How to Feed 1.5 Billion Extra People Using Only the Crops We've Already Grown

Do you need to bring an example of sustainable food to class? Curious how are we going to feed 10 billion people by 2050? Looking for sustainable food production companies? 


How can we feed our growing population?

Animal agriculture wastes 93% of nutrients

Efficiency varies between 3% (beef) to 17% (dairy)

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Figure 1. A Sankey flow diagram of the US feed-to-food caloric flux from the three feed classes (left) into edible animal products (right). On the right, parenthetical percentages are the food-out/feed-in caloric conversion efficiencies of individual livestock categories. Caloric values are in Pcal, 1012 kcal. Overall, 1187 Pcal of feed are converted into 83 Pcal edible animal products, reflecting a weighted mean conversion efficiency of approximately 7%.

Source: Energy and protein feed-to-food conversion efficiencies in the US and potential food security gains from dietary changes, A Shepon

Much of what we feed to animals is high-quality nutrients that can be eaten by humans instead

Between 1950 and 2009, global consumption of meat more than doubled. If demand for meat continues to increase at its current rate, by 2050 we’ll be eating two thirds more meat than we do today—which would also mean emitting two thirds more greenhouse gases from meat production. If we find new ways to get the protein we currently get from meat, we can help keep these emissions down. Some alternative sources for protein include insects, microalgae, bacteria, mycoprotein, and synthetic or lab-grown meat. We also need to feed animals differently: much of what we feed farm animals is high-quality protein that humans could eat instead. New sources of animal feed will not only make more protein available for us to eat, but also reduce pressure on land use and the land footprint of agriculture.

Source: Feeding a Growing World, Breakthrough Energy Coalition

The meal is the by-product of the oil extraction process. The majority of the financial value of the seed comes from the oil, and the meal is often wasted. Sometimes, the meal is used as a livestock feed, primarily for ruminants, like cows.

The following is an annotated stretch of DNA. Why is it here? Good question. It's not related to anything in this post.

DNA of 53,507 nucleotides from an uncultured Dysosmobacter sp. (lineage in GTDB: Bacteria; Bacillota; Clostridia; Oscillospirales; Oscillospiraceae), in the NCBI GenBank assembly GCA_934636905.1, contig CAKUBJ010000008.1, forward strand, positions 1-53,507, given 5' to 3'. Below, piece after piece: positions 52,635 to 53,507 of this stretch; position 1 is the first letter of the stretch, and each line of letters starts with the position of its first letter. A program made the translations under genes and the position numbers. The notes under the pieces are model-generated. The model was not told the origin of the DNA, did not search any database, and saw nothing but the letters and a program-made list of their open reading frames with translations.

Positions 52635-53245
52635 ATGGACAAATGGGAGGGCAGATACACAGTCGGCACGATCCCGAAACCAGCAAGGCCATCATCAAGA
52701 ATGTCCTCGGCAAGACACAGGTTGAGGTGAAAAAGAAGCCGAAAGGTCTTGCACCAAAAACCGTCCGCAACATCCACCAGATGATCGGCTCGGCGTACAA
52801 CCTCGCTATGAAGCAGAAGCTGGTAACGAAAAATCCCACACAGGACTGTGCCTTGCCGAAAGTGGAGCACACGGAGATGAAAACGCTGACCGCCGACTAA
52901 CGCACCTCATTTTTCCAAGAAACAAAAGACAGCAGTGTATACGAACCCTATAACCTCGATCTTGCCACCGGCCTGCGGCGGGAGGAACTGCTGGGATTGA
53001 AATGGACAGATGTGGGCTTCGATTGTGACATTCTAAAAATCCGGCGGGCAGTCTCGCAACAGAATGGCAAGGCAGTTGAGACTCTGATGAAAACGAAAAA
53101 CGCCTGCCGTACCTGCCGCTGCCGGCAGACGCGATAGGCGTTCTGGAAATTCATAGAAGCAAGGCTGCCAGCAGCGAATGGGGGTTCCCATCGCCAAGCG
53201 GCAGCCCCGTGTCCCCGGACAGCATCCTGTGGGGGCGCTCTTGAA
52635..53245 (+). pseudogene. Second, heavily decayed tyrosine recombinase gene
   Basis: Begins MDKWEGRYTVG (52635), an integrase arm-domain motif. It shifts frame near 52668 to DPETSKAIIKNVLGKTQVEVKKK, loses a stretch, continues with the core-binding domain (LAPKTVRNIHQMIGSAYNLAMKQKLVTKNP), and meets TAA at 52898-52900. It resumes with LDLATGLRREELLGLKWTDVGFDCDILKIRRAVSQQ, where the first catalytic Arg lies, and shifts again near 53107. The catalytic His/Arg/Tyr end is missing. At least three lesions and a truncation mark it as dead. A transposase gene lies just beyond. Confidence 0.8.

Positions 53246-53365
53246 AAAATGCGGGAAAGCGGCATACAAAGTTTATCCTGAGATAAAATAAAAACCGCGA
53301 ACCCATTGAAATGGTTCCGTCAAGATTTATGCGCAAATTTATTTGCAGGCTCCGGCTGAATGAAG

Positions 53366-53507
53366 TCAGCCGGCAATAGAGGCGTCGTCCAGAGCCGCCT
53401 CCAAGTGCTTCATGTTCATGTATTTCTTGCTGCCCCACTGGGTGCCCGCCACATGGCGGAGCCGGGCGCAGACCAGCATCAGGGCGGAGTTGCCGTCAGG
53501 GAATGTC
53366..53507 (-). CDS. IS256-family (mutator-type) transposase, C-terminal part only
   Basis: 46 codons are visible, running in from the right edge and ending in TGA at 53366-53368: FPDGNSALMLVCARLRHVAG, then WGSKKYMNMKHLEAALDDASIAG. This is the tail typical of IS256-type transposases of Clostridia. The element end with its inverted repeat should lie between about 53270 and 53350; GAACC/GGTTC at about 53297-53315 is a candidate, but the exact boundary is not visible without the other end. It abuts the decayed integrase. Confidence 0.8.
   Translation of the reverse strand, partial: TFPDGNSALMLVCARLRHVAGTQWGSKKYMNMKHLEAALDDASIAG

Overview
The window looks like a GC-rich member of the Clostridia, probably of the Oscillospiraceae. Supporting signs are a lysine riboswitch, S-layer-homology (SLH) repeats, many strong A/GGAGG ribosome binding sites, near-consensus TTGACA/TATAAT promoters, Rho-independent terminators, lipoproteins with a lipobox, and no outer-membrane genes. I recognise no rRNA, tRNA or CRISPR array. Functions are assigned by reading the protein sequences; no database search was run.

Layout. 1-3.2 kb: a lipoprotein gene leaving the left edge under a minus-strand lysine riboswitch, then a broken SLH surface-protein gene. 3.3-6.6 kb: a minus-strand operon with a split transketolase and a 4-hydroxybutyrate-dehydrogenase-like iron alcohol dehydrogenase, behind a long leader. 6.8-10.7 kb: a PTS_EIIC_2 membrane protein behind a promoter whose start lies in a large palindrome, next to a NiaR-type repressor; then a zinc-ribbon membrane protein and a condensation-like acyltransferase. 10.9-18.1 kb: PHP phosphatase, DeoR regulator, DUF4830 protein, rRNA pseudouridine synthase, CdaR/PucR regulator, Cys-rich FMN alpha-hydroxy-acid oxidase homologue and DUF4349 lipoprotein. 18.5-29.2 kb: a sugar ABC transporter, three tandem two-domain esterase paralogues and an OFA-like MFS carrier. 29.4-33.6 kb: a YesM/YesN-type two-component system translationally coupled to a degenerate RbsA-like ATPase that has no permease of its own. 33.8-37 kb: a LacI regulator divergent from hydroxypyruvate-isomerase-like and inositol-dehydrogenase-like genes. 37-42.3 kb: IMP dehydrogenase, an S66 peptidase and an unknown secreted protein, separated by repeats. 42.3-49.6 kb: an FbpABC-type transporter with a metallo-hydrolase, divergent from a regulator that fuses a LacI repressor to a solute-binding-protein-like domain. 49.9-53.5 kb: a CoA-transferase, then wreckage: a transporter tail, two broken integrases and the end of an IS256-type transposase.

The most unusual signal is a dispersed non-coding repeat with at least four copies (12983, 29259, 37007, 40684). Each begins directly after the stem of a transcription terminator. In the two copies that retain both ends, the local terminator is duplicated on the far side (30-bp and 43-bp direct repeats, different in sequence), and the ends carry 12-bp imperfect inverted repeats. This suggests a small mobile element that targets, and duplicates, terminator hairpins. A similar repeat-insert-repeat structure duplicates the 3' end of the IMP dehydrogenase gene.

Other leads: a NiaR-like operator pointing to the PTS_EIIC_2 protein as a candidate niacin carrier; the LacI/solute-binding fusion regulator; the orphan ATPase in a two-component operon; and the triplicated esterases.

Source: Oil Crop Meals in Beef Cattle Diets, National, Sunflower Association, USDA Nutritional Database 

We can feed 10x more people if we PROCESS plants directly

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Extrusion technology can make tasty snacks from plants with 98% efficiency.

Extrusion technology works with ingredients as they are (no prior sterilization is needed). 

Extrusion technology uses thermo-mechanical energy to cook high fiber ingredients and puff them into snacks. It combines the best features from Ultra-high temperature (UHT) and High-pressure processing (HPP) in one step.

Short term cooking does not affect the integrity of the nutrients, and is energy efficient.


Example of sustainable food

Sunflower chips made in the University of Minnesota

Ingredients: Sunflower Meal, Organic Whole Grain Brown Rice Flour, BBQ Seasoning (Sugar, Salt, Paprika, Spices (Including Pepper, Celery), Garlic Powder, Natural Hickory Smoke Flavor (Contains Maltodextrin), Citric Acid), Non-GMO Tapioca Starch, Sunflower Oil, Paprika Extract (as a color), Sea Salt, Rosemary


Is it edible?

The biggest question with food products is "does it taste good?" Customers who got the opportunity to try samples report as follows: 



Health benefits of sustainable food

Extruded snacks like ours contain a comparable amount of protein to animal products. If you like snacking, now you can eat all day long.

Chicken Nuggets vs Ground beef vs Sunflower Chips PLANETARIANS.png


Chips made from Sunflower meal have 3x more protein, 2x more fiber and 3x less fat per serving than typical potato chips. 

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How does sustainable food help protect the environment?

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The USDA reports that the world's supply of oilcake in 2017 is 334.82 million metric tons.

1 kg of sunflower meal contains 3410 calories of energy (which is similar to the calories in other oil seed meals).

One person needs 2000 calories per day, 365 days a year.

If you convert the annual volume of meals into annual caloric needs for people, we find that we can feed 1.5 billion extra people using only oilseed meals.

Source: USDA, Oilseeds: World Markets and Trade Report, December 2017, PLANETARIANS

How amazing is it that we can feed so many more people, without needing to grow additional crops? Solutions to the challenges posed by a growing population are out there, we just need to find them.

Check more insights in Media-Kit.

Aleh Manchuliantsau